Convergence in creativity development for mathematical capacity. (English)

Leikin, Roza (ed.) et al., Creativity and giftedness. Interdisciplinary perspectives from mathematics and beyond. Cham: Springer (ISBN 978-3-319-38838-0/hbk; 978-3-319-38840-3/ebook). Advances in Mathematics Education, 117-133 (2017).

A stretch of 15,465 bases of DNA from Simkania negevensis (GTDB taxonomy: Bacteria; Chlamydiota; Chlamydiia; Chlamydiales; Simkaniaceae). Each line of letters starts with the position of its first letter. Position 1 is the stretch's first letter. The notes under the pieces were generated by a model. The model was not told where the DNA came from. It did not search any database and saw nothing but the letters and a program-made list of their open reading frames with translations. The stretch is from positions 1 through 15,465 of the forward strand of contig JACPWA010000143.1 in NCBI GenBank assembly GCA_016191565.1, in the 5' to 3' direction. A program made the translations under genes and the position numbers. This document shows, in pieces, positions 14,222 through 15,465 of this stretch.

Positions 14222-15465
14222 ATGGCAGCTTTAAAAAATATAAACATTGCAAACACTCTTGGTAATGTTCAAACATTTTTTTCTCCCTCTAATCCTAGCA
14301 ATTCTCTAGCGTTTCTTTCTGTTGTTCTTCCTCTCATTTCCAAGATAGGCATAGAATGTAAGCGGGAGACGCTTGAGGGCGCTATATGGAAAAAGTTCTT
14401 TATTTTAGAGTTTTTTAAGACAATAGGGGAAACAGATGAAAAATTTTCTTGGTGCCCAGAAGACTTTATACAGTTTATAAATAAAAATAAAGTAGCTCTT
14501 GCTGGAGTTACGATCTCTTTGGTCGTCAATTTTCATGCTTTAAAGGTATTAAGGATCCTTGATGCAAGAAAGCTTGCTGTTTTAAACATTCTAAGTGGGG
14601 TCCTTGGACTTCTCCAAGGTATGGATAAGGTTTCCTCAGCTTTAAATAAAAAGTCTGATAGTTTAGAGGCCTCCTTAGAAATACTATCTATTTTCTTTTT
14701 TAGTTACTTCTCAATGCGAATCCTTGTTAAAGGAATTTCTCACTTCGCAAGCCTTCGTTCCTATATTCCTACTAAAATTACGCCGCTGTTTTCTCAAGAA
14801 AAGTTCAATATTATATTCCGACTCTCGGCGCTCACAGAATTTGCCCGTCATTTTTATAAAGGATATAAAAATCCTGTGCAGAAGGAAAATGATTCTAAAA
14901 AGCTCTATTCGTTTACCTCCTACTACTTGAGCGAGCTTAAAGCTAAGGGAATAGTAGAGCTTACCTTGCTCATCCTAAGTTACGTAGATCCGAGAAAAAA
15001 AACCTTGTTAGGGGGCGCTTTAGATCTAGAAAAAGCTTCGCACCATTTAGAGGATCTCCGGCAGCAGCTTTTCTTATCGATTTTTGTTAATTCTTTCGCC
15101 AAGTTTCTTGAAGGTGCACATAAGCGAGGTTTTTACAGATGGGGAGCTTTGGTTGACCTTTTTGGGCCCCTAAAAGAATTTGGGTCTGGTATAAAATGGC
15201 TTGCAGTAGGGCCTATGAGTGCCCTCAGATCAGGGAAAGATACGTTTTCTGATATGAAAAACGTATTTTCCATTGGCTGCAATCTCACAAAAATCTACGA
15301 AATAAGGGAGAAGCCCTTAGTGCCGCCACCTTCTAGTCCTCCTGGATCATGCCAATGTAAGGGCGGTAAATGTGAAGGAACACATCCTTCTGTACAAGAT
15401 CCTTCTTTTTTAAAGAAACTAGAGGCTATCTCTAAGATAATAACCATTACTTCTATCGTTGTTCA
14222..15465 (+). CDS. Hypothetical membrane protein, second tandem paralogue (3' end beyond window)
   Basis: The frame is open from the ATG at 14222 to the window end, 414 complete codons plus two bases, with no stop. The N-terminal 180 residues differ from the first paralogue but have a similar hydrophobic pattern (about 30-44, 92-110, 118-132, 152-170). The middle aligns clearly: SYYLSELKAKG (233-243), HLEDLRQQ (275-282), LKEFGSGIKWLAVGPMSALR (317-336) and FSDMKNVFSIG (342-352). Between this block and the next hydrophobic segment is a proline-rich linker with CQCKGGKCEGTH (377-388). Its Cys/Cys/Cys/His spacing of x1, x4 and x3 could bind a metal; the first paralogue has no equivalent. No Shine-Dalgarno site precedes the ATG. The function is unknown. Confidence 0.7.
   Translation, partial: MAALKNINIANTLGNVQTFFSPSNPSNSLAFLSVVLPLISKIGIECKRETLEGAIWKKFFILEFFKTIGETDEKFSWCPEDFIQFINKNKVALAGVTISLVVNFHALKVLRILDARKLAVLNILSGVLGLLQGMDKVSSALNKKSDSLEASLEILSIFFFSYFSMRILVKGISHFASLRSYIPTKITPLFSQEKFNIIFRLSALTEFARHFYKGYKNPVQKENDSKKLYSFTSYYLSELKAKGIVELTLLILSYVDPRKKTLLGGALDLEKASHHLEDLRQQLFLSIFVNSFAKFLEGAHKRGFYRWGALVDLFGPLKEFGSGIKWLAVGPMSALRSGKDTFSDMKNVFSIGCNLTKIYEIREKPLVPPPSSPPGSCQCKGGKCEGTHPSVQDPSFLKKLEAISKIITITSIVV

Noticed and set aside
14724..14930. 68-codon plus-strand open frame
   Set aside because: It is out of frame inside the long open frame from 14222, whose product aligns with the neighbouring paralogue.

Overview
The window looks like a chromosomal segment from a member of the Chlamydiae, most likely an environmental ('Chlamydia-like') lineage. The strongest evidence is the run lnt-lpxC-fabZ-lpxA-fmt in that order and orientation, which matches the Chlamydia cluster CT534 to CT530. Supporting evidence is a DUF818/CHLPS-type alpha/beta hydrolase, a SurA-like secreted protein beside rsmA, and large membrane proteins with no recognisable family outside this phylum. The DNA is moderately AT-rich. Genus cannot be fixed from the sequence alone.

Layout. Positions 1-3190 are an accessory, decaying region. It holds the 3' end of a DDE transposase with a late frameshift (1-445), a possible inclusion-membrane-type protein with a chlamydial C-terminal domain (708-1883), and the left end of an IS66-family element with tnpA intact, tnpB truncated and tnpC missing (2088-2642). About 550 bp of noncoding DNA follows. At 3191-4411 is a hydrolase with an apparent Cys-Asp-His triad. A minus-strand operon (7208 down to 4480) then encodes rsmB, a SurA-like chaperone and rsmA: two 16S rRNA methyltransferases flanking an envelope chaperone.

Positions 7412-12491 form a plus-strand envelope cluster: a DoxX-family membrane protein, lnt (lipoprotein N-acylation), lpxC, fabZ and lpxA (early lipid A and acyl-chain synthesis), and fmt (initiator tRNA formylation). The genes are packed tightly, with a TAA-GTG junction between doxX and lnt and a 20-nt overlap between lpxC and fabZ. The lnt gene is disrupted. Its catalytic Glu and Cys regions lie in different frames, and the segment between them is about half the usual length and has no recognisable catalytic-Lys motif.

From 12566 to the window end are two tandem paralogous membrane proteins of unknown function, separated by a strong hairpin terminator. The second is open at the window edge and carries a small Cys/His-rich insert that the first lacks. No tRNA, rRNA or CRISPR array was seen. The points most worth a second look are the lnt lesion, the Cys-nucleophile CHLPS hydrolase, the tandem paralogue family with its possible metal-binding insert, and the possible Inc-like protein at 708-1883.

Summary: In this chapter, we highlight the role of convergence in developing creativity and mathematical capacity. We renew our understanding of creativity from the relations of three creativity mechanisms: Convergence in divergence for emergence, and three principles of experience: Continuity, interaction and complementarity. Convergence in the context of creativity development is an incidence of learning for capacity building and knowledge construction. Examples of convergent processes in learning are: setting a plan, having a structure, and possessing coordinated capacity to complete a task. To elaborate, we refer to theories of development and creativity on how people develop their capacity in convergence (e.g., collaboration), through mathematical learning (e.g., with coherence, congruence), and for creativity (e.g., imagination). We make reference to convergent creativity of an eminent mathematician Srinivasa Ramanujan (1887‒1920) for a reflection on developing creativity and building capacity for good life.